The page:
Special Sub-Topic: Is This the End of Rico?
|He was born Emanuel Goldenberg but in what country was he born?|
Romania. At the age of 10 his family migrated from Bucharest, Romania to New York City, where he grew up in a Jewish community. He became interested in acting and after graduating from City College of New York, went on to the American Academy of Dramatic Arts.
|Although often stereotyped as a gangster, Robinson played a wide variety of roles. Which of these roles did he NOT play?|
A Coca-Cola executive in "One,Two, Three" (1961). "One, Two, Three " was a James Cagney film. The others are films that show his depth of talent. The persistent claims adjuster, the manipulated mind reader, and the tender father to little Margaret O'Brien all are performances to be appreciated.
|During his acting career, for what film was he nominated for an Academy Award?|
He was never nominated. Robinson was recognized by the Academy for a lifetime of merit with an honorary Lifetime Achievement Award in 1973. This was ironic since he died two months before the award was presented. His performance in any of these three films deserved recognition.
|The movie quote most often ascribed to Robinson is: "Is this the end of Rico?" What was the name of the motion picture this is from?|
"Little Caesar" (1931). Robinson became stereotyped as a gangster in subsequent films but played a variety of roles up until his death, many highly dramatic. His character, Caesare "Rico" Bandello, was loosely based on Al Capone, a gangster in the headlines at the time. The complete quote, uttered near the end of the movie when he's shot dead: "Mother of mercy, is this the end of Rico?"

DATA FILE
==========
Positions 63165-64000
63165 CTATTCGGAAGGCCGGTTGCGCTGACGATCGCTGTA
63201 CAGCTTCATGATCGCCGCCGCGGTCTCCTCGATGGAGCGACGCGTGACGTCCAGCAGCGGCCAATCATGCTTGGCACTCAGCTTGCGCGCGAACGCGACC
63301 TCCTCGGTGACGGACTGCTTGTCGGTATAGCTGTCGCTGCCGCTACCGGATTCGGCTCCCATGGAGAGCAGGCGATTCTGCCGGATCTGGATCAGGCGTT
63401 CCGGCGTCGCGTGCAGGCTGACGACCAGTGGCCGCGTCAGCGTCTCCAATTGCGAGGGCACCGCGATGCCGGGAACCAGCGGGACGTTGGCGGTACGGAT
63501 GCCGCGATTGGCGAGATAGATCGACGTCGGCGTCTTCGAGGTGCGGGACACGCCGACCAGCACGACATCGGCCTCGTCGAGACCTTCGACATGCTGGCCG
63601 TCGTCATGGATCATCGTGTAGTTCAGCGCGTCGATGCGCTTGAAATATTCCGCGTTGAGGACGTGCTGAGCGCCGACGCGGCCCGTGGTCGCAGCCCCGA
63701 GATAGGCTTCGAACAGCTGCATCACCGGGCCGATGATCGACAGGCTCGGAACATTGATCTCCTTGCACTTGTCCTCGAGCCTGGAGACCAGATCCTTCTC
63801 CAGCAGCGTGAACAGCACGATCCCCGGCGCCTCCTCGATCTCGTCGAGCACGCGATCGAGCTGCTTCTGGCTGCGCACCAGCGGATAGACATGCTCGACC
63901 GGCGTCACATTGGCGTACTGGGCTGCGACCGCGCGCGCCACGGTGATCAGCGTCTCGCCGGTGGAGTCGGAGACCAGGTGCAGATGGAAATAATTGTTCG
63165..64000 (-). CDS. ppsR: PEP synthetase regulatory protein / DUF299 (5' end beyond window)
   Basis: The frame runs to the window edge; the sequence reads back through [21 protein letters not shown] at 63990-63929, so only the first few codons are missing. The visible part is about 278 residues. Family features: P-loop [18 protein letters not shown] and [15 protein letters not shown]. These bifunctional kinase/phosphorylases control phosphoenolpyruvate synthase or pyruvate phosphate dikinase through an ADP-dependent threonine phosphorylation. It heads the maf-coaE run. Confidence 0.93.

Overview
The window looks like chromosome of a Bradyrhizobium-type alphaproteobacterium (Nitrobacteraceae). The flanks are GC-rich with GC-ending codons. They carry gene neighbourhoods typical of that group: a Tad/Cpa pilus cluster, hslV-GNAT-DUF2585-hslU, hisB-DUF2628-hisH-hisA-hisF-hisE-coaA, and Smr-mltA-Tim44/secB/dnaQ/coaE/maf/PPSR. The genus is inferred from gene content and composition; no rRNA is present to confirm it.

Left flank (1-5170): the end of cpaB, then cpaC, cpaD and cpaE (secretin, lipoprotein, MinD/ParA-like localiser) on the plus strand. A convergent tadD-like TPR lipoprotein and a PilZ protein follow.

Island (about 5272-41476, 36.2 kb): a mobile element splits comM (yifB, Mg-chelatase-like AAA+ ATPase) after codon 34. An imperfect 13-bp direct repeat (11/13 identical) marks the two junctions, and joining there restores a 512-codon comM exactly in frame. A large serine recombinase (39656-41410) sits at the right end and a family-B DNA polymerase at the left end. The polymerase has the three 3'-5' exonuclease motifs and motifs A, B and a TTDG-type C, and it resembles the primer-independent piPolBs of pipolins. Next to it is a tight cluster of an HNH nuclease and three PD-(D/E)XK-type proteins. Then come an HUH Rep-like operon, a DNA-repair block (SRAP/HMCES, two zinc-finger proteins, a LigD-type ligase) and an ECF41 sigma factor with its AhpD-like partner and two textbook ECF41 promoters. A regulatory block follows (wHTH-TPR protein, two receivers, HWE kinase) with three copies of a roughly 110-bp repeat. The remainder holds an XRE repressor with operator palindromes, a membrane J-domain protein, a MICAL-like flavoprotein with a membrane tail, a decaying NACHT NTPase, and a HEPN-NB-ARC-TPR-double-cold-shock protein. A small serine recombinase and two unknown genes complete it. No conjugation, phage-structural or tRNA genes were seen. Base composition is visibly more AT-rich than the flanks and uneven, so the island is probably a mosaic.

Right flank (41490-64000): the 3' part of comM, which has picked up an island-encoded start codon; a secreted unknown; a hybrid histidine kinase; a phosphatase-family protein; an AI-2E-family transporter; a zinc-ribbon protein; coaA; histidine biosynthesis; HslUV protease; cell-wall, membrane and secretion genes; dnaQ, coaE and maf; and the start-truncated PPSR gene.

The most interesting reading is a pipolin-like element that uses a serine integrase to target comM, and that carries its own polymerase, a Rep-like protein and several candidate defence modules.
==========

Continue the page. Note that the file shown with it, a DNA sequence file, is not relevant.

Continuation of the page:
|What career setback did he receive during the years 1950 to 1953?|
Accused of communist leanings. Three times he was called to testify before the House Unamerican Activities Committee in the early 1950s. It cost him much time and money to clear his name. By that time he was on the Hollywood blacklist and directors and producers were reluctant to hire him.
|Although he was essentially blacklisted during the early 1950s, he did get a powerful part in a major motion picture. What Director had the courage to hire him?|
Cecil B. DeMille. As a part of clearing his name, he gave the HUAC the names of persons he felt were communist sympathizers. On one hand he lost roles because he had been accused of being a commie and other roles because he ratted out others. DeMille thought he was perfect for the role of the Dathan in "The Ten Commandments" and Robinson did not disappoint him, even though DeMille himself was firmly anti-communist.
|Robinson was noted as a collector. What did he collect?|
Modern art. Robinson was reputed to be have collected some of the finest examples of modern art. He was an intelligent urbane collector, respected by others.
|Robinson was second choice to play a role that won Marlon Brando an Oscar. What was that role?|
"The Godfather" (1972). Robinson was noted as a persuader in the sense that he sometimes talked his way into important roles. His glibness did not work here.
|What was the reason that he sold his famous collection?|
To pay for his divorce from Gladys Lloyd. Robinson was noted as a collector of modern art. The divorce proved costly to Robinson. At about the same time his son was having frequent conflicts with the law and had made several suicide attempts. Robinson career was revitalized at this time so he was working constantly.
|His last film role was in "Soylent Green" (1973) with Charleston Heston. How does he 'die' in the movie?|
Euthanized while watching a wall-sized television. His final film scene was prophetic as he was to die of cancer at 79 the same year.
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